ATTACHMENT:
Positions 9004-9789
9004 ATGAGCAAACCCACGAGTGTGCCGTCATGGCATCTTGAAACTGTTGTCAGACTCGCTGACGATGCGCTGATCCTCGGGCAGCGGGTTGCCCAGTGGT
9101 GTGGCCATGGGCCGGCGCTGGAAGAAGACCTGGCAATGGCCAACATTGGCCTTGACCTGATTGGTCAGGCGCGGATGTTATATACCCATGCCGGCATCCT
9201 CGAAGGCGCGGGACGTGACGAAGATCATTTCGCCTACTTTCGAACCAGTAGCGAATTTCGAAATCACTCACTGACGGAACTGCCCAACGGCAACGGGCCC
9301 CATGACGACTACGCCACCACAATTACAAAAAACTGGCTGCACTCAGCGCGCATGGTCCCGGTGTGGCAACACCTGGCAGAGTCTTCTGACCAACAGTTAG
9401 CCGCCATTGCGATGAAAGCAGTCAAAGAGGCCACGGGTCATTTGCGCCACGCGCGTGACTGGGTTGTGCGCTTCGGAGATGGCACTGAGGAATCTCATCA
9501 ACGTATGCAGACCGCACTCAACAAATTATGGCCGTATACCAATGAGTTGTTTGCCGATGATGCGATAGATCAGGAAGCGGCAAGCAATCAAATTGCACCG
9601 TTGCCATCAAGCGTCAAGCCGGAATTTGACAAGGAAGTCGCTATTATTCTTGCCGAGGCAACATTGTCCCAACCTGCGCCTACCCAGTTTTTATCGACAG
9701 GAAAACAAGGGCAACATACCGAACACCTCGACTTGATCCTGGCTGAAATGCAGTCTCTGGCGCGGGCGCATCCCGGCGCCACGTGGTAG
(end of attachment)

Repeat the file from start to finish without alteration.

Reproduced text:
Positions 9004-9789
9004 ATGAGCAAACCCACGAGTGTGCCGTCATGGCATCTTGAAACTGTTGTCAGACTCGCTGACGATGCGCTGATCCTCGGGCAGCGGGTTGCCCAGTGGT
9101 GTGGCCATGGGCCGGCGCTGGAAGAAGACCTGGCAATGGCCAACATTGGCCTTGACCTGATTGGTCAGGCGCGGATGTTATATACCCATGCCGGCATCCT
9201 CGAAGGCGCGGGACGTGACGAAGATCATTTCGCCTACTTTCGAACCAGTAGCGAATTTCGAAATCACTCACTGACGGAACTGCCCAACGGCAACGGGCCC
9301 CATGACGACTACGCCACCACAATTACAAAAAACTGGCTGCACTCAGCGCGCATGGTCCCGGTGTGGCAACACCTGGCAGAGTCTTCTGACCAACAGTTAG
9401 CCGCCATTGCGATGAAAGCAGTCAAAGAGGCCACGGGTCATTTGCGCCACGCGCGTGACTGGGTTGTGCGCTTCGGAGATGGCACTGAGGAATCTCATCA
9501 ACGTATGCAGACCGCACTCAACAAATTATGGCCGTATACCAATGAGTTGTTTGCCGATGATGCGATAGATCAGGAAGCGGCAAGCAATCAAATTGCACCG
9601 TTGCCATCAAGCGTCAAGCCGGAATTTGACAAGGAAGTCGCTATTATTCTTGCCGAGGCAACATTGTCCCAACCTGCGCCTACCCAGTTTTTATCGACAG
9701 GAAAACAAGGGCAACATACCGAACACCTCGACTTGATCCTGGCTGAAATGCAGTCTCTGGCGCGGGCGCATCCCGGCGCCACGTGGTAG